The body of Yoo Byung-eun, owner of the company which operated the Sewol ferry in South Korea and cult leader who was charged with embezzlement and tax evasion, was recently identified after being found lying dead in an orchard in Suncheon, South Korea.
Prosecutors had been trying to arrest 73-year-old Yoo Byung-eun in connection with the ferry which sunk off the coast of South Korea in April, killing at least 294 people. Yoo's body was found badly decomposing in an orchard in June, and authorities recently concluded that it was the businessman after taking fingerprint and DNA samples. Thus far, the cause of Yoo's death is unknown, and investigators are trying to determine whether it was a homicide. Fox News reports that three empty bottles of liquor were found near the body, along with a magnifying glass and a bag.
The Sewol capsized off the coast of South Korea in April with more than 300 passengers on board, most of whom were students. The New York Times reports that Yoo and his family are accused of draining the finances of the company which operated the Sewol, leaving inadequate funds to train the ferry's crew in safety measures. The Sewol ferry was carrying twice as much cargo as was permissible, and members of the crew reportedly instructed passengers to stay on board the ship as it was sinking.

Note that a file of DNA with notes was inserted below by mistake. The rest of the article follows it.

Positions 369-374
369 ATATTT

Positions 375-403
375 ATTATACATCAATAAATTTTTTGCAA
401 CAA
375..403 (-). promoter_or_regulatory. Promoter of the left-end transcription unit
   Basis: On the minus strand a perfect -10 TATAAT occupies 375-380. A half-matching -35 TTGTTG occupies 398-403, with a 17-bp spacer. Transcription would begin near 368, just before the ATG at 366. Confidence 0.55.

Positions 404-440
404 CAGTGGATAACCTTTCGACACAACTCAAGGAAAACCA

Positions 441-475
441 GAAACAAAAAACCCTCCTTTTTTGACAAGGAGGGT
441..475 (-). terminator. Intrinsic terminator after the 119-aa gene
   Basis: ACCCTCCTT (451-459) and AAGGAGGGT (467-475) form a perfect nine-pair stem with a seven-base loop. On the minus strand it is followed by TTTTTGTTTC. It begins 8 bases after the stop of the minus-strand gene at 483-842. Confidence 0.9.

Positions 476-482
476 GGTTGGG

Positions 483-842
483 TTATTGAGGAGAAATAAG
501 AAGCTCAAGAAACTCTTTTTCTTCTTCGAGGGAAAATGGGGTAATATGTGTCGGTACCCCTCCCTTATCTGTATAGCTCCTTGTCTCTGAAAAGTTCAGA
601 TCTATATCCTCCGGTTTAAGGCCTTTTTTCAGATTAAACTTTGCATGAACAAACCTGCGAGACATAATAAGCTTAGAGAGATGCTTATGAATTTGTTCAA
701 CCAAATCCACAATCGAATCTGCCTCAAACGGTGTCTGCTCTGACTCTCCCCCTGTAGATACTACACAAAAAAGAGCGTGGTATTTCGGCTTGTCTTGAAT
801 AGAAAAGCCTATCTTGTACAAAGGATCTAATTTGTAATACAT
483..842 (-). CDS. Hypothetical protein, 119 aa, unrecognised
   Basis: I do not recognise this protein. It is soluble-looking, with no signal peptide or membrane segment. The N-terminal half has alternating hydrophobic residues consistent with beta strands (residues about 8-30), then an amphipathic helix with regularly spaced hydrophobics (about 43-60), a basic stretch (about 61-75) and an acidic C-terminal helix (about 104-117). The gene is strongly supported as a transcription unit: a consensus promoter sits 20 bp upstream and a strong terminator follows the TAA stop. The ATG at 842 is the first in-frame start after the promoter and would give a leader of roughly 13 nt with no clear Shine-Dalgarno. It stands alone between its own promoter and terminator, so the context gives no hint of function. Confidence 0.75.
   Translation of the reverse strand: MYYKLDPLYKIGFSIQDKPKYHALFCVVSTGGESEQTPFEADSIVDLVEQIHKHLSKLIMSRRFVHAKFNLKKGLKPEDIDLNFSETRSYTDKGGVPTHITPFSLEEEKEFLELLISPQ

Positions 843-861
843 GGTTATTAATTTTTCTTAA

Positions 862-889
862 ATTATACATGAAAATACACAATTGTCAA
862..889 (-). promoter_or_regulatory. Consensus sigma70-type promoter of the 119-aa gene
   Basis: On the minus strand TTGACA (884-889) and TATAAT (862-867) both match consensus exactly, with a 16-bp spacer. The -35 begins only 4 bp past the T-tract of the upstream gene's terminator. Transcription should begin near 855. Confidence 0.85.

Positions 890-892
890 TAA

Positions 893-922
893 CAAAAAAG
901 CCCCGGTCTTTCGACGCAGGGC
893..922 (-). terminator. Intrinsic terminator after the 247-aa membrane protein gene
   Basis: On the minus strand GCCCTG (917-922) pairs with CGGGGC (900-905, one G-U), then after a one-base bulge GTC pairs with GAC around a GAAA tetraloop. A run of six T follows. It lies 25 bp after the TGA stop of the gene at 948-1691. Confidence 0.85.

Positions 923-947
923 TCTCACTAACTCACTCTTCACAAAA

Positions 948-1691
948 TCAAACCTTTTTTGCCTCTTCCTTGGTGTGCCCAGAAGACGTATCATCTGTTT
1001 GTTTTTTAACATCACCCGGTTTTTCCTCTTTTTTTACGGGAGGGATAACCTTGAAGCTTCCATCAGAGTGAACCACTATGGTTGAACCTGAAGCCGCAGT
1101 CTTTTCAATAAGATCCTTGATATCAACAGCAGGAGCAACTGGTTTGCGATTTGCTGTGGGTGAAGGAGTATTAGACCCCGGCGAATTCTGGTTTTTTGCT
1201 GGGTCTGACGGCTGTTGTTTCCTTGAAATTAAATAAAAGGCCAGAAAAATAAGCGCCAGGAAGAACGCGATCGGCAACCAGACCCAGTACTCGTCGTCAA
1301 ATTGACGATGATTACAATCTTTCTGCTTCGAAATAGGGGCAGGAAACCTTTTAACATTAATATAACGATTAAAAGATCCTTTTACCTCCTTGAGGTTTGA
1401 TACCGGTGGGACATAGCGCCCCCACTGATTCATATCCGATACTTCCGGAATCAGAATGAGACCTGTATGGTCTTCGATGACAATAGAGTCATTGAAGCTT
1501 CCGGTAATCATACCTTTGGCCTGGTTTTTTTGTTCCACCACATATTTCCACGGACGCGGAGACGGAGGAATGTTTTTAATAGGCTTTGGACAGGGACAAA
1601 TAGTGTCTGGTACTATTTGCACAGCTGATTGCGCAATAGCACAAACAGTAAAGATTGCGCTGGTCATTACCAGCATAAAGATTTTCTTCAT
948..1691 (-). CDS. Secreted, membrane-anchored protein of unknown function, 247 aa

More than 60 crew members and company officials have been charged with murder, negligence, and other criminal charges associated with the disaster. Thus far, 294 bodies have been found and ten people are still missing.
Yoo had also founded a cult called the "Salvationists," and 32 members of the sect were found dead in the attic of a factory in 1987 after forming what was thought to be a suicide pact. Yoo was initially suspected to have been involved in the incident, since he had financial ties to some of those who had committed suicide, but there was not enough evidence to convict him.